The current study adopted the picture-word interference paradigm to investigate the word-form encoding process during written word production in a non-alphabetic language, i.e., Chinese. Most Chinese characters are composed of radicals. A radical can appear at different positions in different characters (e.g., on the left in Character A, on the right in Character B, and at the bottom in Character C). Whether the representations of radicals carry intrinsic positional information remains largely unexplored in the domain of written word production. Thirty Chinese participants were asked to write down the names of individually presented pictures while ignoring distracting characters superimposed on the pictures. Three types of distractors were included, and significant facilitation effects were found when the distractor shared the same radical with the picture name (relative to unrelated control conditions), no matter the radical appeared at the same or a different position in the distractor. The current finding suggests the involvement of position-general radicals in planning Chinese written word production and provides original evidence to the models of written word production. Copyright © 2020 The 61st Annual Meeting and COVID-19 Preparedness.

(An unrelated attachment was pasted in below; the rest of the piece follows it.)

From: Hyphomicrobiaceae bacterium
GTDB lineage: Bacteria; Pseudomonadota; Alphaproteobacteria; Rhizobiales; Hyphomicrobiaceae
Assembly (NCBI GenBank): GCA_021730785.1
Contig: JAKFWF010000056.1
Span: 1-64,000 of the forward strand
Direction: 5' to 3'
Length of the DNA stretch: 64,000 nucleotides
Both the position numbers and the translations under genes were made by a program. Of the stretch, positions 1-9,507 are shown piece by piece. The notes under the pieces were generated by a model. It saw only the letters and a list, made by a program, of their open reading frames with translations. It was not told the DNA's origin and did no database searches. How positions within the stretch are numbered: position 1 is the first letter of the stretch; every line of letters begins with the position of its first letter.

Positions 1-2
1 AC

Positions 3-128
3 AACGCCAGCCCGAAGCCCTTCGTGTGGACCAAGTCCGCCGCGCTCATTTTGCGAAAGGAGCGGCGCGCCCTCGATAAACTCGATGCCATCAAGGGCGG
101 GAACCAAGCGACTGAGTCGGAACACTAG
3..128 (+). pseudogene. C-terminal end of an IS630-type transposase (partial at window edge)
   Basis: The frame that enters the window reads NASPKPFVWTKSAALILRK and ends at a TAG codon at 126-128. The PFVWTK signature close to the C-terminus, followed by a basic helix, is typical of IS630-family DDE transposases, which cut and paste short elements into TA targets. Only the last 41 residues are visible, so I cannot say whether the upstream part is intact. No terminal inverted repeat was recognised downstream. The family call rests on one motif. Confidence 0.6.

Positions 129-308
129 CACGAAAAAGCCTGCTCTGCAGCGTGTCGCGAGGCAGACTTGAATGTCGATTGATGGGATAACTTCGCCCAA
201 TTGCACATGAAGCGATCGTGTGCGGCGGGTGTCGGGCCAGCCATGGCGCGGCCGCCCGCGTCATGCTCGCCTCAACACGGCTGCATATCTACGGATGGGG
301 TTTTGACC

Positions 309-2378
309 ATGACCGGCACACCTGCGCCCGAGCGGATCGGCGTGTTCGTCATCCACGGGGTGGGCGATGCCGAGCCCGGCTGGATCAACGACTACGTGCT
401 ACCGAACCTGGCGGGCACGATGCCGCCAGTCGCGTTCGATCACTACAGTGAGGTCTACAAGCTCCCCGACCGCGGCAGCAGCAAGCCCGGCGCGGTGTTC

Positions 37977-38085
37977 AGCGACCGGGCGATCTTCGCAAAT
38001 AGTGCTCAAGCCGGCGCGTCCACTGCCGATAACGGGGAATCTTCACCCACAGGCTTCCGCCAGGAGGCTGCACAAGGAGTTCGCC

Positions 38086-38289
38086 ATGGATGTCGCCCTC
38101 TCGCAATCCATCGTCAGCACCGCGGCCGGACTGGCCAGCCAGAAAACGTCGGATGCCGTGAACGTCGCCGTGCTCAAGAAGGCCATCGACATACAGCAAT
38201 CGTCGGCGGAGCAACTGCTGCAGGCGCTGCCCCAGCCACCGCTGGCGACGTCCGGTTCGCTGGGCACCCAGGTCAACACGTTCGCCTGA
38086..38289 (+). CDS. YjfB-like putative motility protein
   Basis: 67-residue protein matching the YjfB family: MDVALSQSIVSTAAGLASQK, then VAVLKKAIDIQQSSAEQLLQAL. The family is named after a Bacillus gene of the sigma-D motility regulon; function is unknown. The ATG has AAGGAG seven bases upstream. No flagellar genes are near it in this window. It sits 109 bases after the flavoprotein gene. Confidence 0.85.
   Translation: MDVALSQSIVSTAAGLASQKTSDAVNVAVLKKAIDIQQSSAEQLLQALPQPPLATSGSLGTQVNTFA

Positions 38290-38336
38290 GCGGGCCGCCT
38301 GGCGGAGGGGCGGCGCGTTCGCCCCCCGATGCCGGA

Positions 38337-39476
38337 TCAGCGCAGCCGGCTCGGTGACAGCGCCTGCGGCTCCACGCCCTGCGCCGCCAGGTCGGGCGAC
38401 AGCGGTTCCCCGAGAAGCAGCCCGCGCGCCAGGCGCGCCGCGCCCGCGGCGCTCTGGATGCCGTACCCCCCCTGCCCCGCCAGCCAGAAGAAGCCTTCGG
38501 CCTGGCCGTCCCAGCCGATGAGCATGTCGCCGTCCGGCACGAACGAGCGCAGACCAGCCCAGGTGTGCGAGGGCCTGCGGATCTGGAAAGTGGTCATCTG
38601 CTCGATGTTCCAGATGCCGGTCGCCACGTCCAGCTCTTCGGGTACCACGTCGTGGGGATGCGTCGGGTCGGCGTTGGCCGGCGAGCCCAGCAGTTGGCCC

|Publication status||Published - 19 Nov 2020|